Gerald MacLean. The Rise of Oriental Travel: English Visitors to the Ottoman Empire, 1580-1720. New York: Palgrave Macmillan, 2004. xxi + 267 pp. $69.95 (cloth), ISBN 978-0-333-97364-6.
Reviewed by Galina Yermolenko (Humanities Department, DeSales University)
Published on H-Levant (January, 2008)
Constructing Englishness through Anglo-Ottoman Encounters
Starting with the premise that early Anglo-Ottoman relations have received insufficient scholarly attention, Gerald MacLean's book examines four English travel narratives dating from the close of the sixteenth century to the end of the Renaissance: Thomas Dallam's account of his 1599 voyage to Istanbul, during which he presented Queen Elizabeth's gift of a clockwork organ to Sultan Mehmed III; William Biddulph's Travels (1609), describing his journey to Aleppo, Damascus, and Jerusalem; Henry Blount's Travels (1636), depicting his journey to the Balkans and Ottoman Cairo; and The Adventures of (Mr. T. S.) An English Merchant, Taken Prisoner by the Turks in Algiers (1670), a captivity narrative set in Ottoman Algeria. The study joins recent scholarship (e.g., Nabil Matar's Turks, Moors, and Englishmen in the Age of Discovery  and Britain and Barbery ; Lisa Jardine's Wordly Goods: A New History of the Renaissance ; Jerry Brotton's Trading Territories: Mapping the Early Modern World ; and Richmond Barbour's Before Orientalism: London's Theatre of the East, 1576-1626 ) on early modern western travel that has produced a "new history" of the Renaissance. Methodologically, the book relies on Edward Said's critique of western Orientalism (Orientalism ), as well as on new historicist, Marxist, and feminist approaches that aim to reveal the constructed, social, and class-determined nature of cultural identity.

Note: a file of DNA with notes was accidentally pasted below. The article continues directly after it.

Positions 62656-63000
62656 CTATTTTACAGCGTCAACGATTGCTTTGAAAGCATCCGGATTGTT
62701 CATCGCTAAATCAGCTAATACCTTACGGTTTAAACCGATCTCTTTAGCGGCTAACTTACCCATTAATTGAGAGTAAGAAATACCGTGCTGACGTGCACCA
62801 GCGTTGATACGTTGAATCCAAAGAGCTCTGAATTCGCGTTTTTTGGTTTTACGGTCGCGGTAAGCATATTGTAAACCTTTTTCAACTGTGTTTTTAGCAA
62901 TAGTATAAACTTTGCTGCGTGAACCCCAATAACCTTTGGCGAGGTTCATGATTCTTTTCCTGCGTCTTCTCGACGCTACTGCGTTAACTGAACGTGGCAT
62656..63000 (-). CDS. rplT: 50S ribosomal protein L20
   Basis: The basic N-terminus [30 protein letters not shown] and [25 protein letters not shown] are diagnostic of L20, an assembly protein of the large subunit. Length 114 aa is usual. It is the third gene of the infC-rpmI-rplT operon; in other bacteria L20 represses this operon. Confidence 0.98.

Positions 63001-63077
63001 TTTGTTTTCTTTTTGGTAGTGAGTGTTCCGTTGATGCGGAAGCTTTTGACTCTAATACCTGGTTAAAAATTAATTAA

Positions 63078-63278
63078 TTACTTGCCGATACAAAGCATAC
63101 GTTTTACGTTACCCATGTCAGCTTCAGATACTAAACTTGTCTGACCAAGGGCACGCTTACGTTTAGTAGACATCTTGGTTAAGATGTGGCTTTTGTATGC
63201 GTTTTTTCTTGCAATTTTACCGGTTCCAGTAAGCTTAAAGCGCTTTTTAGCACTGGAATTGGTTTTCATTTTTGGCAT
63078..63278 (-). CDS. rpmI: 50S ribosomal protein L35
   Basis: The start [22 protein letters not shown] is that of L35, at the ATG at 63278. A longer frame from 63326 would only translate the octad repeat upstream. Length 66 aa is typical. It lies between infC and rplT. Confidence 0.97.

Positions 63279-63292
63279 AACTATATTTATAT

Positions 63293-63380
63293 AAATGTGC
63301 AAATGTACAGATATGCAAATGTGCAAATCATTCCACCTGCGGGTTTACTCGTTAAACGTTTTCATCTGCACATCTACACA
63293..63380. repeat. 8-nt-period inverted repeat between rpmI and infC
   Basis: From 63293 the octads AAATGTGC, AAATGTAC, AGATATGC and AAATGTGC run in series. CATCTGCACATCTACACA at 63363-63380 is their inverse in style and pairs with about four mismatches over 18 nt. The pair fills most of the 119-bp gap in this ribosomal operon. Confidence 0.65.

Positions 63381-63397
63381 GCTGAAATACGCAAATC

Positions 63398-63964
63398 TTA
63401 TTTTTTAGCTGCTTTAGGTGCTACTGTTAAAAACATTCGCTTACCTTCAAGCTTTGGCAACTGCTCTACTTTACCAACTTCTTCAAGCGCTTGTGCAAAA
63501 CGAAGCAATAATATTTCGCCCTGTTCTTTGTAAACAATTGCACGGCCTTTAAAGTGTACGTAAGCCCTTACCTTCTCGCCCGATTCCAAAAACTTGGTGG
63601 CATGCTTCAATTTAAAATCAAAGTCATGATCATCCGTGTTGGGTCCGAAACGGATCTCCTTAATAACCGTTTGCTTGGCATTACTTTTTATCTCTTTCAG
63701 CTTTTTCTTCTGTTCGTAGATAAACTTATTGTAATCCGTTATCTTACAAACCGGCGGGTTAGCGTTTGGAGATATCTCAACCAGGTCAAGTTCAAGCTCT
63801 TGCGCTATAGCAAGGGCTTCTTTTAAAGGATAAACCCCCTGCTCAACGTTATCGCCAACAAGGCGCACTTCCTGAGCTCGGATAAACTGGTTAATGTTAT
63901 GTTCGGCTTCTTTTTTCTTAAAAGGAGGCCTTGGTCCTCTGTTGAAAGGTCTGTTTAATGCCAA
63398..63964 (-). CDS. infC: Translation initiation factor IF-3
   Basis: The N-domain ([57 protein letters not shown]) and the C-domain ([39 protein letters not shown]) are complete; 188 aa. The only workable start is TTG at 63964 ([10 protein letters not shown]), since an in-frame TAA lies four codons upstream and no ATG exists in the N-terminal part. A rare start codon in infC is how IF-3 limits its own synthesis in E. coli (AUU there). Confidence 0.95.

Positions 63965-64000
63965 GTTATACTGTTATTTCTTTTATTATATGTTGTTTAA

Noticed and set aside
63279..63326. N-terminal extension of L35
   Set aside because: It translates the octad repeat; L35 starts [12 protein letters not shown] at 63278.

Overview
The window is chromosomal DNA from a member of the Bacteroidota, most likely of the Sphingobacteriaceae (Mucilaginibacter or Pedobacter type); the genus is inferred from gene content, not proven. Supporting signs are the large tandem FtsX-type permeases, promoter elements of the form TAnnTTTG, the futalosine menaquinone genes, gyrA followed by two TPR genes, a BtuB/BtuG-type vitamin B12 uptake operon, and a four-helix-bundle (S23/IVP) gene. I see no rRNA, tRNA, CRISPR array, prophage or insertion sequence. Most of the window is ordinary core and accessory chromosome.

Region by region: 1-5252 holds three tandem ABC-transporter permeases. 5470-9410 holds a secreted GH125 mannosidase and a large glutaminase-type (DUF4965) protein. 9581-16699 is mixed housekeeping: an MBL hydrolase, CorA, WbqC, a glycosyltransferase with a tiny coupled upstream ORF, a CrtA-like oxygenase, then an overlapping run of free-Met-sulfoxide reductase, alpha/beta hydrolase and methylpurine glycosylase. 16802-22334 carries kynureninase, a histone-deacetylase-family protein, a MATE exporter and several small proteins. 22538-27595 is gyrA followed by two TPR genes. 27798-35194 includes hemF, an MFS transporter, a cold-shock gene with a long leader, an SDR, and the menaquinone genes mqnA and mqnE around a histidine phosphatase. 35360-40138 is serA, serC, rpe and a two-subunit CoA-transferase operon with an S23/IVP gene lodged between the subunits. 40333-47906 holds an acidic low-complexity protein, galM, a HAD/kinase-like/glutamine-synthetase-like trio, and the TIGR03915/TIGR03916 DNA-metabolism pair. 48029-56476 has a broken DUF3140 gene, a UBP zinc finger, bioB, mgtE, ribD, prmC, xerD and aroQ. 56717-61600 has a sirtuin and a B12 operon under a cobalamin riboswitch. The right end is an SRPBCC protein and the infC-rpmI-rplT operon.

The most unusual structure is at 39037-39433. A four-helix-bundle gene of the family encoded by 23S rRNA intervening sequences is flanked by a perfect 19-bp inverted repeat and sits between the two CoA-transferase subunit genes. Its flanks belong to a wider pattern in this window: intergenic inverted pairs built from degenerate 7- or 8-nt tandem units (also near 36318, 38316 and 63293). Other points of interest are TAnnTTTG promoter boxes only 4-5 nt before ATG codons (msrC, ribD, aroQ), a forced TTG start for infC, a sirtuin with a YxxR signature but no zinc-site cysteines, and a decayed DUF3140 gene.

MacLean pursues three interlocking arguments that challenge stereotypical Orientalist perceptions of early modern English attitudes to the East. Namely, he argues that the English attitudes toward the Ottoman Empire were not as hostile as has been commonly believed; that many Englishmen preferred the life in the Mediterranean due to attractive career opportunities; and "that, for those who came back, the experience of going had changed what it meant to be English" (p. xiv). It is this emphasis on the evolving concept of Englishness and early modern English perceptions of the self that sets this book apart from other scholarship typically exploring western images of "the Turk" or of "the other," however defined.
The Rise of Oriental Travel demonstrates the constructed, shifting nature of English national identity by presenting a variety of collective and individual views within the communities of English expatriates: the worldview of the intrepid musician and craftsman Dallam; the bigotry of the clergyman Biddulph; the skepticism of attorney Blount; and the adventurous opportunism of a Turkish captive. Thus, the selected authors represent various strata of early modern English society and, thereby, manifest several distinct ways of being English among the Ottomans. Dallam's secular approach to foreign encounters and his nationalist feelings become evident when he describes how the English captain of the ship on which he was traveling participated in, rather than fought against, the Mediterranean slave trade. MacLean connects Dallam's obsessive desire to return home, despite the Sultan's invitations to stay at the Porte, and his desire for the company of Englishmen during his travel with the craftsman's idea of "what being an Englishman abroad was all about" (p. 11). Biddulph's anti-Islamic propaganda and his "directly citational" style that is devoid of any personal experience mark him as a "Protestant minister among the heathens" and place his Travels within the tradition of "bigoted disinformation" (pp. 73, 71, 86). In contrast, Blount "suspends prejudice and belief in order to establish knowledge of the Ottomans based on direct observation" (p. 183). MacLean asserts that Blount's reliance on the analytical method and firsthand experience made his narrative a turning point in England's Ottoman historiography: "Coming after Knolles' General History and before Paul Rycaut's Present State, Blount's Voyage demonstrated the need for serious analysis of the Ottomans based on extended personal experience as well as sound Baconian methods" (p. 176).